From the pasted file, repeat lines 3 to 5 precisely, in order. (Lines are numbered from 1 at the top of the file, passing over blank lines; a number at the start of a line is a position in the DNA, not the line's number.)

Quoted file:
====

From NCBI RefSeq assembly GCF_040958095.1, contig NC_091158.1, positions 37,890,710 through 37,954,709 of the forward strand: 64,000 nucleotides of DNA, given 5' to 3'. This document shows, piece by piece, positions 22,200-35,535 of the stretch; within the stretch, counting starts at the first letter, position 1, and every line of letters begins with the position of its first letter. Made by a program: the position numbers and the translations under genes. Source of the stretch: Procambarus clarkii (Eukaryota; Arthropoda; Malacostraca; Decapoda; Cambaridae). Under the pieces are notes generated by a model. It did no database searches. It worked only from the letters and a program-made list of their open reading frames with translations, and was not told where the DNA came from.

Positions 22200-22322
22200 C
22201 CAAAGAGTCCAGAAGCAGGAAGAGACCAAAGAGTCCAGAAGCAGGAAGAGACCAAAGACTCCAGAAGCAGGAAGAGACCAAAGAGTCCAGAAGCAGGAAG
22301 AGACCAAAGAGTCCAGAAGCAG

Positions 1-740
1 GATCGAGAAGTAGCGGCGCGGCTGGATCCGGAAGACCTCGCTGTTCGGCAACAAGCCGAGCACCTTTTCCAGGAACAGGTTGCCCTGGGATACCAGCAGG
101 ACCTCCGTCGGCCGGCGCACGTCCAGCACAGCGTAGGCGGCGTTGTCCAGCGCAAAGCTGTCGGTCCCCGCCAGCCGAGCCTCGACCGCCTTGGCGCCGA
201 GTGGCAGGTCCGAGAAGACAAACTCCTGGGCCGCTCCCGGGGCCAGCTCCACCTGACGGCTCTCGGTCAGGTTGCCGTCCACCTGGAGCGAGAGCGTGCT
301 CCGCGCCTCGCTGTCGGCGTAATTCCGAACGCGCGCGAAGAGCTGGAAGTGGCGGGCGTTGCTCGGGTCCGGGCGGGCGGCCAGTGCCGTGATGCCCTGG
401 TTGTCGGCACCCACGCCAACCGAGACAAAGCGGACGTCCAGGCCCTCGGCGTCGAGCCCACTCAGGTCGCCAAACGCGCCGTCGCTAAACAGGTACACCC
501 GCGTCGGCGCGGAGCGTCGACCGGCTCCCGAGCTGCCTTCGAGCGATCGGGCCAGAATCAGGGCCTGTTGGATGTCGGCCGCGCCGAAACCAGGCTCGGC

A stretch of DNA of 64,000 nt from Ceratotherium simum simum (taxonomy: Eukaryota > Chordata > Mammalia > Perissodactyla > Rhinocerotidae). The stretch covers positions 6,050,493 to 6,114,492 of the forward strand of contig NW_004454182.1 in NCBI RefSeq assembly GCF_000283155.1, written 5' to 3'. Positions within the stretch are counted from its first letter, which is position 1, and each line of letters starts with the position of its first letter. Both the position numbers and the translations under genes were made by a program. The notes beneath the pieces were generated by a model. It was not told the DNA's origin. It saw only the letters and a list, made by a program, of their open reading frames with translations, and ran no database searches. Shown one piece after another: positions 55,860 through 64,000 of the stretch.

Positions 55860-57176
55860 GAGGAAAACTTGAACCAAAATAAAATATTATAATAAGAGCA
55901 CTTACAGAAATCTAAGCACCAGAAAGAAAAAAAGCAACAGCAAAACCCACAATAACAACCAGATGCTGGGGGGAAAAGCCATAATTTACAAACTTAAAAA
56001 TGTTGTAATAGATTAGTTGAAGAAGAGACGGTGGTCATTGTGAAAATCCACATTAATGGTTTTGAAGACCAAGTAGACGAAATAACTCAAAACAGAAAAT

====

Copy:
22200 C
22201 CAAAGAGTCCAGAAGCAGGAAGAGACCAAAGAGTCCAGAAGCAGGAAGAGACCAAAGACTCCAGAAGCAGGAAGAGACCAAAGAGTCCAGAAGCAGGAAG
22301 AGACCAAAGAGTCCAGAAGCAG